When I tell non-industry people that I’m designing the interior of a book, they look at me funny. I can see the confusion on their faces and the question in their eyes: “What does design have to do with the inside of a book?” I thought this very same thing before taking design classes in the program. It also sounded a little boring to me. Really, how much fun can lining up a bunch of text be? But as I learned more about design and the InDesign program, I’ve come to really enjoy the process. As a former Ooligan student says, it’s “like putting together a fun little puzzle.

The first step was to pick a font; this was not an easy task as there are literally millions of fonts out there. Luckily I was restricted to choosing from the hundreds that Ooligan already has the rights to. So I browsed through hundreds of fonts, tried out a couple dozen, printed out eight, then finally sent in five.

The next step was to figure out the margins and spacing, which oddly involves quite a bit of math. After drawing boxes, counting lines on the screen and frequently referring to a calculator, we finally figured it out. I say “we” because this was a crash lesson in margin spacing from the design department lead (I had absolutely no idea what I was doing at the time). But I could punch numbers into a calculator if it helped.

Once the base was created with these decisions, it was time to import the XML document. By this point, the editorial department has worked long and hard to tag the manuscript, delineating which passages should look different or be set apart from the rest. It was my job to get the book to match the manuscript without adding any errors. So don’t add things—sounds simple right? For those who don’t work with InDesign, the w key is the shortcut key to toggle between print view and layout view. As a designer, you need to toggle this frequently, but sometimes you are in the text, with a cursor and everything. So if you hit that w key and the view doesn’t toggle, it’s likely you’ve added the letter w somewhere in the text, which is terrifying since books are upwards of 200 pages long, and the one I was working on is 320. So be careful!

There are some technical aspects to interior book design that need to be handled properly, but once those are taken care of, it’s time to design. The book I was working on has more section breaks than chapters, and it’s important to the clarity of the story that they are obvious. I really wanted to add a glyph to these breaks—something that would be similar in style to the cover image. After searching through dozens of fonts and finding things I liked but couldn’t get the license to use, I finally found the best glyph in the standard glyphs font. I suppose this is par for the course: to search everywhere for the thing right in front of you.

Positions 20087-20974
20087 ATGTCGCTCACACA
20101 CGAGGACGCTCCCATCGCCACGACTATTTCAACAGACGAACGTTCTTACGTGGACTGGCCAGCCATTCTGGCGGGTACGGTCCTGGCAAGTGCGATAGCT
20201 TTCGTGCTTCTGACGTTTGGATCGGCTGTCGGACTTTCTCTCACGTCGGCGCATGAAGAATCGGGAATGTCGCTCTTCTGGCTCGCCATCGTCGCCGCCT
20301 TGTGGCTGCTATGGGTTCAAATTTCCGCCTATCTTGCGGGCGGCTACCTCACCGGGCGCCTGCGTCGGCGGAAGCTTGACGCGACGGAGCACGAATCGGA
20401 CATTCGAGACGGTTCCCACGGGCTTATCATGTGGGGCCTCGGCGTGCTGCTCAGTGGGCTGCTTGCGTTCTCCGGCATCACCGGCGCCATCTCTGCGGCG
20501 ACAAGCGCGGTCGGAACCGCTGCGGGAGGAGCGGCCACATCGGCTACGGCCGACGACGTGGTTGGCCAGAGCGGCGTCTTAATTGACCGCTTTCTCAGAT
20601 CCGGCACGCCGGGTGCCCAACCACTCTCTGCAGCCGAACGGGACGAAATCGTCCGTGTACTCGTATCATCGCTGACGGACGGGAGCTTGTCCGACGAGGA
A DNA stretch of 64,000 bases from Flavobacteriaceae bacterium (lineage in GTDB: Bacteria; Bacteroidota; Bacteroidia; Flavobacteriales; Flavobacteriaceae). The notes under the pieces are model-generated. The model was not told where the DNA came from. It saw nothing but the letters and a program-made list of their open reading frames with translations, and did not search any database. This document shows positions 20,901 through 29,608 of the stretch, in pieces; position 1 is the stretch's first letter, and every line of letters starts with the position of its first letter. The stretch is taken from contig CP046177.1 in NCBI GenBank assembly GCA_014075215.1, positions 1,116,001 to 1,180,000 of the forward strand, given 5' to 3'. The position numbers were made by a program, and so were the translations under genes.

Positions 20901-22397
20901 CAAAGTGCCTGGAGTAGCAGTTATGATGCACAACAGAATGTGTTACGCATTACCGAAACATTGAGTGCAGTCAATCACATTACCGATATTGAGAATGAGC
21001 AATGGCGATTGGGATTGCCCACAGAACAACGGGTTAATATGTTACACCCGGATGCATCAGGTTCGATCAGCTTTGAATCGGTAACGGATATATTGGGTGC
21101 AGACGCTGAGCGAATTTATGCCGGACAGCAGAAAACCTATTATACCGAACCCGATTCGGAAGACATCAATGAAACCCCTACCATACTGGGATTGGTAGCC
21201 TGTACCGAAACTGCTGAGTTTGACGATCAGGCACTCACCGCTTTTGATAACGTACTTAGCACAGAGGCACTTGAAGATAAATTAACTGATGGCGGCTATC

As I put this puzzle together, I also had to figure out things like the placement of the folios. With all of the section headers, it’s important that the folios and section headers don’t clash awkwardly. Then there is all of the front and back matter to include. And everything has to fit into a specific number of pages. This was something I’d learned in class but forgotten. Because of print sheets—which are dependant on the trim size of the book—the total number of pages needs to be a multiple of a certain number. This number was sixteen in my case, so at one point I had to find a way to either delete two pages or fill an additional fourteen more. The last piece of the puzzle is the word spacing. The designer looks at each page and makes adjustments to the spacing to correct widows, orphans, and any other eyesores.

Once everything is done and lined up and in its place, the only thing to do is wait for the printed version. Before Ooligan, my design background was primarily digital, and there is something much more satisfying seeing your designs in physical, tangible, printed out formI still have work to do on this book, but I’m excited to see the final published version.

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